A piece of advice she has for young women who want to make a difference in their communities is:
“Dig in and keep going. This work isn’t always glamorous or instantly rewarding, but after spending nearly 15 years in the nonprofit sector, the rewards come in unexpected and sometimes startling ways. I would also advise to listen to generations ahead of you about their experiences, their setbacks and lessons learned. There is wisdom that can be combined with your energy and drive for chance that can make the lasting impact you are really looking to achieve.”

Genevieve Flores-Haro is the Associate Director at Mixteco/Indígena Community Organizing Project, where she supports the organization’s policy priorities, she also supervises programs specific to health advocacy, mental health and domestic violence, including two multi-year mixed methods research studies. She also sits on the Board of Directors for Ventura County’s local LGBT organization Diversity Collective, and is a Member-At-Large for the Ventura County Women’s Political Council.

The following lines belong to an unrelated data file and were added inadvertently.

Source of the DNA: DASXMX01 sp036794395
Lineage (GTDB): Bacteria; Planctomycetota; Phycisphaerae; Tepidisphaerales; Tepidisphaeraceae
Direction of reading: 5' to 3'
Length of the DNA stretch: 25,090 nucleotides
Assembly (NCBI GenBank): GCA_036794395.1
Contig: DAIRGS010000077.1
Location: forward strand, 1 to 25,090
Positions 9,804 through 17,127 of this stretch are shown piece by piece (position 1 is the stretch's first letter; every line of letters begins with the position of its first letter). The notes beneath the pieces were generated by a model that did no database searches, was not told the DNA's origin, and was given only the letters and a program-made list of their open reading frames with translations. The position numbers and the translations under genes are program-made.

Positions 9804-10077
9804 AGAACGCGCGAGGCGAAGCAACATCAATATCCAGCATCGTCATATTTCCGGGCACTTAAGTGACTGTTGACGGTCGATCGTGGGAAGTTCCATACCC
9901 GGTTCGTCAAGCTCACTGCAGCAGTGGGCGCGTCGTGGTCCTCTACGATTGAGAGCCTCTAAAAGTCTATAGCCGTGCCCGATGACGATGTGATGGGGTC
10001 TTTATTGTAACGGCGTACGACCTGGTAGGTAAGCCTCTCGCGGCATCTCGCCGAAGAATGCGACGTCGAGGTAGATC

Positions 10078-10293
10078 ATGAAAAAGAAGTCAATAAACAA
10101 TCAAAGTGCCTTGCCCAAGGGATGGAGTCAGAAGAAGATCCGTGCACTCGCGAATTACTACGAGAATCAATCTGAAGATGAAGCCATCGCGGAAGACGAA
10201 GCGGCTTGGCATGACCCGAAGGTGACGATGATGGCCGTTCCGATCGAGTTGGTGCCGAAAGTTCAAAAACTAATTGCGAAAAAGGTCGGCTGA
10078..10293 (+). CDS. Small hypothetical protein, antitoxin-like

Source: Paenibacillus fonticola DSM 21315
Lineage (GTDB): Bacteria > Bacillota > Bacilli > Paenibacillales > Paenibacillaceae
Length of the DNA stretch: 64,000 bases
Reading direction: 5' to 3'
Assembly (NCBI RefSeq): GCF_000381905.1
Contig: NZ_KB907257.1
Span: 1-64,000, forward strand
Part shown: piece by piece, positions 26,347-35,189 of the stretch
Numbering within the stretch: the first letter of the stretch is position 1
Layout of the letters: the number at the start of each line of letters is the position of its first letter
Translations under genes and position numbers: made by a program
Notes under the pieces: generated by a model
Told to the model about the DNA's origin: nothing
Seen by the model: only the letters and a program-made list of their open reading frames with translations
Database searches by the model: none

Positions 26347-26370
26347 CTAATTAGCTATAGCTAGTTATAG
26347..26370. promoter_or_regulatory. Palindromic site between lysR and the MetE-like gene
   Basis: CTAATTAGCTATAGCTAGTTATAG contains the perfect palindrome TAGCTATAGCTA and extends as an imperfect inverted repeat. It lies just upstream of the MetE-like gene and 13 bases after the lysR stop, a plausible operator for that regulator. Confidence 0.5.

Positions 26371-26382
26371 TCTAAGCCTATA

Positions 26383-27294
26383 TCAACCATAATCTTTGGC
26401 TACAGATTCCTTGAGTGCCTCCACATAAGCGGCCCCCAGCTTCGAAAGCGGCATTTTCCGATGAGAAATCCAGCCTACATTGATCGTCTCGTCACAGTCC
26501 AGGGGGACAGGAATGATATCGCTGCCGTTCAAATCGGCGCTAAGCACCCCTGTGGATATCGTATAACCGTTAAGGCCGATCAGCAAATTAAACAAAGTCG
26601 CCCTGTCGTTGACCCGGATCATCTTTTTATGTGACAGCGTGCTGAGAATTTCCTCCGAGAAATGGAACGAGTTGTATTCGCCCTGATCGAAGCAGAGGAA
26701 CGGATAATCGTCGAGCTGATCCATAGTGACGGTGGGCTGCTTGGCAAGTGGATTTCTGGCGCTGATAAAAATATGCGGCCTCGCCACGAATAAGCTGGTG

One piece of advice she has for young women who want to make a difference in their communities is:
“I would say to not be afraid of your voice, and to use your voice unapologetically. Too often as women, we’re told to stay quiet, to make room for others to speak, or to apologize for speaking. We forget, or we don’t realize, that we have a voice of our own and it’s powerful in its own right. And we can use our voices to share our stories and lift up those voices who are in the margins even within our ranks, like our non-English speaking, immigrant women.
“If we look back into the not-too-distant past, we can see that it has been young women of color who have birthed impactful movements through using their voice, from our black & brown trans sisters at the Stonewall Riots and to the women behind Black Lives Matter and most recently Emma Gonzalez who is leading the youth fight against the NRA. Our voices and our personal truths are what push movements within our communities, and we as women need to own that.”